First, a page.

• false-positive results are common

Management

  • primary prevention: PFO closure not indicated
  • secondary prevention:  consider antiplatelet or anticoagulant therapy and PFO closure

AAN 2020 ESC 2018 AHA/ASA 2021
PFO closure in carefully selected patients (thorough evaluation must exclude more plausible etiologies)
  • PFO closure followed by antiplatelet therapy over antiplatelet or anticoagulant therapy alone
  • patients < 60 years old with PFO who have had a cryptogenic ischemic stroke (extensive workup for other etiologies of stroke is negative)
In patients with ESUS and PFO, closure may be considered, taking into account the likelihood of a causal role of the PFO.
This should be a joint decision between the patient, the neurologist, and the cardiologist (I/C-EO)
  • antiplatelet or anticoagulant therapy (warfarin / DOAC)
  • the benefit of PFO closure is unknown when anticoagulation is indicated for another reason (e.g., VTE)
if the closure is not possible/available or is refused, anticoagulation is slightly preferred over antiplatelet therapy
in patients 18-60 years of age with ESUS and high-risk PFO prefer PFO closure followed by antiplatelet therapy (2a/B-R)
    in patients 18-60 years with ESUS and no high-risk PFO, the benefit of PFO occlusion versus antiplatelet therapy is not clearly established (2b/C-LD)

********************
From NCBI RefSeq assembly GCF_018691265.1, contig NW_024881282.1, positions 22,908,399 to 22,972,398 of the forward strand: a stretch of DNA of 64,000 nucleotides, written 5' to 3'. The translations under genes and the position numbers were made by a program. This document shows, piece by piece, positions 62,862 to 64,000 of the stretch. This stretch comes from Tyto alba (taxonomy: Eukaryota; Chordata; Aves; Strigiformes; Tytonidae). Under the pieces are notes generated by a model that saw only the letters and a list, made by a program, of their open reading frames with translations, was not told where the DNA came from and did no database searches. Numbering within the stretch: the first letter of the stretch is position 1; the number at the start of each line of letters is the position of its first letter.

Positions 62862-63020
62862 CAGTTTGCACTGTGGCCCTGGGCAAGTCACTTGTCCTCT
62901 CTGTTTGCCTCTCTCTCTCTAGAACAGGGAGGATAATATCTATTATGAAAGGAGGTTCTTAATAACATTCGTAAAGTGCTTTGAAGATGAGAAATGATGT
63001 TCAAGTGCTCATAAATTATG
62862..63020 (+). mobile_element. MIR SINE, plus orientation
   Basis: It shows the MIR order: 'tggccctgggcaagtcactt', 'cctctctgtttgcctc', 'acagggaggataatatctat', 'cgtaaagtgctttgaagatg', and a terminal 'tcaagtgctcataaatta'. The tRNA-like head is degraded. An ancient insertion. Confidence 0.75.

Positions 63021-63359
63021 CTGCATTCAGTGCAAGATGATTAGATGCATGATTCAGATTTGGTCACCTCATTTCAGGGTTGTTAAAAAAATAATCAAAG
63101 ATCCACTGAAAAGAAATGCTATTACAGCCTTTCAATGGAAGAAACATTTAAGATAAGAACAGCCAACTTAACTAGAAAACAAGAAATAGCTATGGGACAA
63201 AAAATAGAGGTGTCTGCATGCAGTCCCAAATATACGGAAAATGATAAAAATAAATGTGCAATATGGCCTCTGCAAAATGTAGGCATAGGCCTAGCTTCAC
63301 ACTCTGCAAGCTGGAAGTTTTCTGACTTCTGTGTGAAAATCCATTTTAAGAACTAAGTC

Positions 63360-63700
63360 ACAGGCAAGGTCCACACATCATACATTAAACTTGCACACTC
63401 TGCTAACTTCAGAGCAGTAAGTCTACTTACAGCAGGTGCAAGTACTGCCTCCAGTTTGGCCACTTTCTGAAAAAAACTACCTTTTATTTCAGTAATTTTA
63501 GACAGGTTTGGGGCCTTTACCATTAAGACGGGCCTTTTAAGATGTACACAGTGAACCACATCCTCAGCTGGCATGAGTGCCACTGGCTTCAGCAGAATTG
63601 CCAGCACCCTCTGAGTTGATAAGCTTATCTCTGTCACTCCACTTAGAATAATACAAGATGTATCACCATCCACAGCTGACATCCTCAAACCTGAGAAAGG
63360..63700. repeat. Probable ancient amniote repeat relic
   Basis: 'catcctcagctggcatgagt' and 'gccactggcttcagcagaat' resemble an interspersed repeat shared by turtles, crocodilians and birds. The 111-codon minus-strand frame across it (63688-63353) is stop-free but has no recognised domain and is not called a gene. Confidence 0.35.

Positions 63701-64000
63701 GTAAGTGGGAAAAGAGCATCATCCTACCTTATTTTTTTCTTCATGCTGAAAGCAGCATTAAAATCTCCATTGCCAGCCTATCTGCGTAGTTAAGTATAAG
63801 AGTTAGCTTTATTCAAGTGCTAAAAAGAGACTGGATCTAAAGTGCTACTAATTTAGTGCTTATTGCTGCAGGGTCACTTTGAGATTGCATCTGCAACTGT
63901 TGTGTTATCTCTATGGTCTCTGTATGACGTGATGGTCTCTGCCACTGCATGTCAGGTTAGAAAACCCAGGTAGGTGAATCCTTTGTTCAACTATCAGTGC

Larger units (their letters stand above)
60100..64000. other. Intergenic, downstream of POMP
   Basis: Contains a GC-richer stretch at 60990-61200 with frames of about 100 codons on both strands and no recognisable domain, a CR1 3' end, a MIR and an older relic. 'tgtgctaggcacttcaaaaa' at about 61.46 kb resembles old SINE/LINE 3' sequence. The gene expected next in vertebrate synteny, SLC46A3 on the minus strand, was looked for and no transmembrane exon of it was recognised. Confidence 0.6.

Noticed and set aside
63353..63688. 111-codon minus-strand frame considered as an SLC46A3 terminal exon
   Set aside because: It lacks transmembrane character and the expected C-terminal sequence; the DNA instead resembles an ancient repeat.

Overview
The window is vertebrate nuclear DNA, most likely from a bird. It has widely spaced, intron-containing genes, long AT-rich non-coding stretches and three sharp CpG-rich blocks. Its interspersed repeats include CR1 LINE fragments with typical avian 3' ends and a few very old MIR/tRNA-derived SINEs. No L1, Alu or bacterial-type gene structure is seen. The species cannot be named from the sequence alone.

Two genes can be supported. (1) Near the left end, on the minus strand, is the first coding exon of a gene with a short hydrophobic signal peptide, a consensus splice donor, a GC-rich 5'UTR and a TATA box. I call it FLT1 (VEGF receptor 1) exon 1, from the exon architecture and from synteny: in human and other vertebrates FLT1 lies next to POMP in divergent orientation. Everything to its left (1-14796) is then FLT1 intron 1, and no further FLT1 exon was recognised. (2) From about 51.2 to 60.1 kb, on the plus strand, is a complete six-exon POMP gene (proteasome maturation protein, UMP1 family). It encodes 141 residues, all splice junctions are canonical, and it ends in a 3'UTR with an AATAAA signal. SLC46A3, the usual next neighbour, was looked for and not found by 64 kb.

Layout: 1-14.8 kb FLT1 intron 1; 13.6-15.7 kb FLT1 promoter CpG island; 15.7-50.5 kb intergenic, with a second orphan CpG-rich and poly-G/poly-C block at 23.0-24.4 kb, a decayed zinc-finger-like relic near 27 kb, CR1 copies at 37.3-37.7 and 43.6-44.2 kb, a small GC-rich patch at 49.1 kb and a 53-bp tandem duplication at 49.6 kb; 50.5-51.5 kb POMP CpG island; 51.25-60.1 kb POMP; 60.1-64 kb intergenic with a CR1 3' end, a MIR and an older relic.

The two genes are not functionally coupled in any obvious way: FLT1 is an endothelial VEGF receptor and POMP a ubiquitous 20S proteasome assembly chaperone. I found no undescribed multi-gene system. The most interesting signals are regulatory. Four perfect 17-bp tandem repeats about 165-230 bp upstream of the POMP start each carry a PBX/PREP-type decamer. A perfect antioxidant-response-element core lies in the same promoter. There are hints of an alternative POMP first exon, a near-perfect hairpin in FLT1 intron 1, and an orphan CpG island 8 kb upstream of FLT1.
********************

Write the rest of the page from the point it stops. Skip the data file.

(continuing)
in patients 18-60 years with ESUS and PFO, there is no known benefit of PFO occlusion versus warfarin (2b/C-LD)
    * different trials had different definitions (see table above)

Conservative approach

  • see table above – typically in patients with low-risk PFO, older age, and associated vascular risk factors in whom the causality of the PFO is highly uncertain
  • antiplatelet therapy or anticoagulation (warfarin/DOAC) may be used as a conservative treatment (AAN 2020, Level C)
    • the CLOSE trial was underpowered to demonstrate the superiority of anticoagulation over antiplatelet therapy
    • a subanalysis of the NAVIGATE-ESUS trial showed a lower risk of stroke recurrence in PFO patients with rivaroxaban compared with aspirin  [Kassner, 2018]
  • according to the ESC guidelines 2018, anticoagulation may be considered in high-risk PFOs (large shunt or PFO with atrial septal aneurysm)   Studie CLOSE
    • in secondary prevention, a meta-analysis of randomized trials found that PFO closure had better outcome compared to medical therapy in large shunts  Metaanalýza randomizovaných studií    [Ahmed, 2018]
    • AHA/ASA guidelines 2021 favor PFO closure in this setting  (2a/B-R)
  • if anticoagulation is indicated for another reason (e.g., VTE), the benefit of PFO closure is unknown ( AAN 2020, level  B)

Endovascular procedure

  • consider in carefully selected patients < 60 years of age with a high probability of paradoxical embolization (large shunt, embolic appearance of ischemia, high ROPE score)
    • the benefit of closure is similar in the age groups < 45 years and 45-60 years
    • closure may also be considered in patients aged 60-65 years without significant risk factors (AAN 2020, Level C)
  • a multidisciplinary approach is advised (neurologist in collaboration with cardiologist + patient) (AHA/ASA 2021  1/C-EO)
    • the vascular neurologist must assess the stroke mechanism and rule out other more likely etiologies!